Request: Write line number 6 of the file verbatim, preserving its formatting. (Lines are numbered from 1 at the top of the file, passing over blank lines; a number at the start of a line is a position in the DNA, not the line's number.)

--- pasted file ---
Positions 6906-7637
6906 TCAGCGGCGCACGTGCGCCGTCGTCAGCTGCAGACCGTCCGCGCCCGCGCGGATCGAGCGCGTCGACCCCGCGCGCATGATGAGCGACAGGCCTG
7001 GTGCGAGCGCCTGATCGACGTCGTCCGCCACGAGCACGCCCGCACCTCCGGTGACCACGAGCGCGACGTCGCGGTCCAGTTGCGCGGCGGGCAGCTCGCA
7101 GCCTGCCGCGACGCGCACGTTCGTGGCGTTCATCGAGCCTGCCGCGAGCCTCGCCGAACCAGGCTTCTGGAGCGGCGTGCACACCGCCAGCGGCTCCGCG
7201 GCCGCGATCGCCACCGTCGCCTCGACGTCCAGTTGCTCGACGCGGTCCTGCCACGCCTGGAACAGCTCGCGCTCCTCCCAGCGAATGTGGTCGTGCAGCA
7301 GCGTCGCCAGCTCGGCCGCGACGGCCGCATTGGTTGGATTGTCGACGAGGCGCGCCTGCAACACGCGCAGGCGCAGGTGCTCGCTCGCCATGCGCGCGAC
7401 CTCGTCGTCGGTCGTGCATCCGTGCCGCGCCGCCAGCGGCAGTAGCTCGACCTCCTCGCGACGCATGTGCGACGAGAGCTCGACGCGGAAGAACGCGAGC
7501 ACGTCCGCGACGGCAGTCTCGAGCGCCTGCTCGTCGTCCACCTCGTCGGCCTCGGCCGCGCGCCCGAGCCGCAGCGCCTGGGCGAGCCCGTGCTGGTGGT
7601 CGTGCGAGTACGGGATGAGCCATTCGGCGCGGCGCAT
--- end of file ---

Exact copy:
7301 GCGTCGCCAGCTCGGCCGCGACGGCCGCATTGGTTGGATTGTCGACGAGGCGCGCCTGCAACACGCGCAGGCGCAGGTGCTCGCTCGCCATGCGCGCGAC